John Boyd is a Wellington-based director who works mostly in factual television. He directs in the field, in the studio and in post production.
He has the unflappable nature of a well-seasoned studio director, and a sense of humour to match! If ever we had a player on from Invercargill (his home town), he'd always be rooting for them to win! Jeanie Davison
The Simon Eliot Show was a ground-breaking quiz show for children, based on hit book Everything You Need to Know about the World. Contestants interacted in real time with Simon, an animated host with blue skin. Children played from home via the internet using a webcam, while Simon hosted the show from his bedroom in a Wellington ‘virtual' studio. Viewers were also able to text in to win a prize. Running for two seasons, the show won an NZ On Air award for Outstanding Innovation in Kids Programmes.
With five series and close to 100 episodes, Frontseat, produced by The Gibson Group, was the longest-running arts programme of its time. Billed by TVNZ publicity as a "topical and provocative weekly arts series investigating the issues facing local arts and culture", and hosted by actor Oliver Driver, it (sometimes controversially) took a broad current affairs approach to the arts of the day, covering "all the big events, reporting the stories, and interviewing the personalities."
A weekly TVNZ arts series hosted by Oliver Driver, Frontseat was the longest-running arts programme of its time, aiming a broad current affairs scope at arts issues and events. In the excerpts from this episode journalist Amomai Pihama investigates Māori arts brand, Toi Iho. Winston Peters, gallery owner Kataraina Hetet, and CNZ's Elizabeth Ellis are among those interviewed. In another story Driver speaks with artists and the curator of the Telecom Prospect 2004 show at Wellington's City Gallery and Adam Art Gallery.
Gibson Group series Frontseat was the longest-running arts programme of its era. Hosted by actor Oliver Driver, the weekly series aimed a broad current affairs scope at the arts. The first excerpt asks the question "is there really an art boom, and if so, why aren't the artists benefiting?" Art dealer Peter McLeavey, late artist John Drawbridge and others offer their opinions. The second clip asks whether NZ really needs eight drama schools. Richard Finn, Miranda Harcourt and newcomer Richard Knowles (later a Shortland Street regular) are among those interviewed.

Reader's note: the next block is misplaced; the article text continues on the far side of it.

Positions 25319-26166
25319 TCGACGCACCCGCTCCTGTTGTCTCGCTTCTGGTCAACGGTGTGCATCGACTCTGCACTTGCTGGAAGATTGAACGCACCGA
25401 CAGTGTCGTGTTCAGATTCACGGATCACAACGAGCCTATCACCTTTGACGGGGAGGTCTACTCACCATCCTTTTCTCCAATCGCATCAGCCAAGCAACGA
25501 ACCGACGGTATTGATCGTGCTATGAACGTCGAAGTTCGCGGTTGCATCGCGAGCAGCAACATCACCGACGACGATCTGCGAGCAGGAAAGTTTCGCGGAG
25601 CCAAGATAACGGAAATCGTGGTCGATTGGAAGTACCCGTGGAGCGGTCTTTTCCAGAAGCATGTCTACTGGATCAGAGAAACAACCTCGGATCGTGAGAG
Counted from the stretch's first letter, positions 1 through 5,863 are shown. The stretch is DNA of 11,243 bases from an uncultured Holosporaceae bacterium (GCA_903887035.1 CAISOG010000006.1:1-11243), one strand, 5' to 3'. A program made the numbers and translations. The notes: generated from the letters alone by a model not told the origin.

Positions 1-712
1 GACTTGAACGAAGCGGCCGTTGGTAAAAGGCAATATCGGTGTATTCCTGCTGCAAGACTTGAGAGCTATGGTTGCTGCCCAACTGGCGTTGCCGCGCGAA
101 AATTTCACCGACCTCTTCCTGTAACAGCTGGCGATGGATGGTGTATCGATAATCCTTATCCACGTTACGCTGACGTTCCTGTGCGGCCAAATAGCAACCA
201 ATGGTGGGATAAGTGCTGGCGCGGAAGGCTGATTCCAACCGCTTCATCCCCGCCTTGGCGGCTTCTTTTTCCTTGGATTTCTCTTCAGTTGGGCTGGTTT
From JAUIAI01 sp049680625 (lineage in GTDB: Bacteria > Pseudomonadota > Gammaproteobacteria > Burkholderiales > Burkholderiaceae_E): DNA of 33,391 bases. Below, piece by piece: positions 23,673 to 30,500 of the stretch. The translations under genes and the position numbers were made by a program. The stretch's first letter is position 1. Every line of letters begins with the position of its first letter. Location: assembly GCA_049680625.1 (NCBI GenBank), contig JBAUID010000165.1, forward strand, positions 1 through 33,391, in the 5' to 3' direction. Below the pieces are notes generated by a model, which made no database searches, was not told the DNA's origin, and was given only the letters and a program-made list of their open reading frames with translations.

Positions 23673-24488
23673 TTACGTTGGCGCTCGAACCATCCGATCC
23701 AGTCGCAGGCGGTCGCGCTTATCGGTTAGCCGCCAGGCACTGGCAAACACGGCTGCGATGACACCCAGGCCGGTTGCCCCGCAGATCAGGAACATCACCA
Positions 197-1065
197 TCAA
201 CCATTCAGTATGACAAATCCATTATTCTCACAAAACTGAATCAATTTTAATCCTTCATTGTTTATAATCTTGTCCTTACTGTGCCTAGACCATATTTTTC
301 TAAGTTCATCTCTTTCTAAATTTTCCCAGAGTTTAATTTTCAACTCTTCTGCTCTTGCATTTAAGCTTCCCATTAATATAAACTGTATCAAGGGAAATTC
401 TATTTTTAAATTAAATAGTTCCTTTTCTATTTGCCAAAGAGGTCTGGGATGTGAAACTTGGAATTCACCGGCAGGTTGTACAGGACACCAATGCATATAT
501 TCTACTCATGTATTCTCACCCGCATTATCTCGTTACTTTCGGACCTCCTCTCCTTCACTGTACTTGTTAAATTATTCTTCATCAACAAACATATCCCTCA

“Here is a taste of the best and worst of Backch@t 2000…goodnight.” Presenter Bill Ralston introduces this reel of outtakes and highlights from the Gibson Group arts series. The creative sector's issues of the day include installing Len Lye’s Wind Wand, arts funding, and arts patron Denis Adam’s thoughts on Te Papa’s arts displays. Ralston, reporters Mark Crysell and Jodi Ihaka, and film reviewer Chris Knox all get tongue-tied; there’s a tiff between two architecture panelists, brief appearances by Ian McKellen and Miriama Kamo, and opera singer Jonathan Lemalu hits a low note.
Backch@t was a magazine-style arts and culture show that appealed, from the opening acid-jazz theme tune, to a literate late-90s arts audience. Fronted by media personality Bill Ralston, the show included reporters Mark Crysell and Jodi Ihaka, and Chris Knox appears as the weekly film reviewer. In keeping with Ralston’s journalistic background, Backch@t took a ‘news’ approach to the arts, debating topics in the studio and interviewing the personalities, as well as covering the sector stories.
What Now? is a long-running entertainment show for primary school-aged children. Filmed before a live studio audience on weekend mornings, What Now? is a New Zealand TV institution; it was the first TV show to have live phone-ins. The series is known for its challenges that sometimes result in participants being 'gunged'. A roll-call of presenters includes Steve Parr, Danny Watson, Simon Barnett, Jason Gunn, Michelle A'Court, Tamati Coffey, Antonia Prebble, and more. 'Get out of your Lazy Bed' by Matt Bianco is the theme song memorable to generations of Kiwi kids.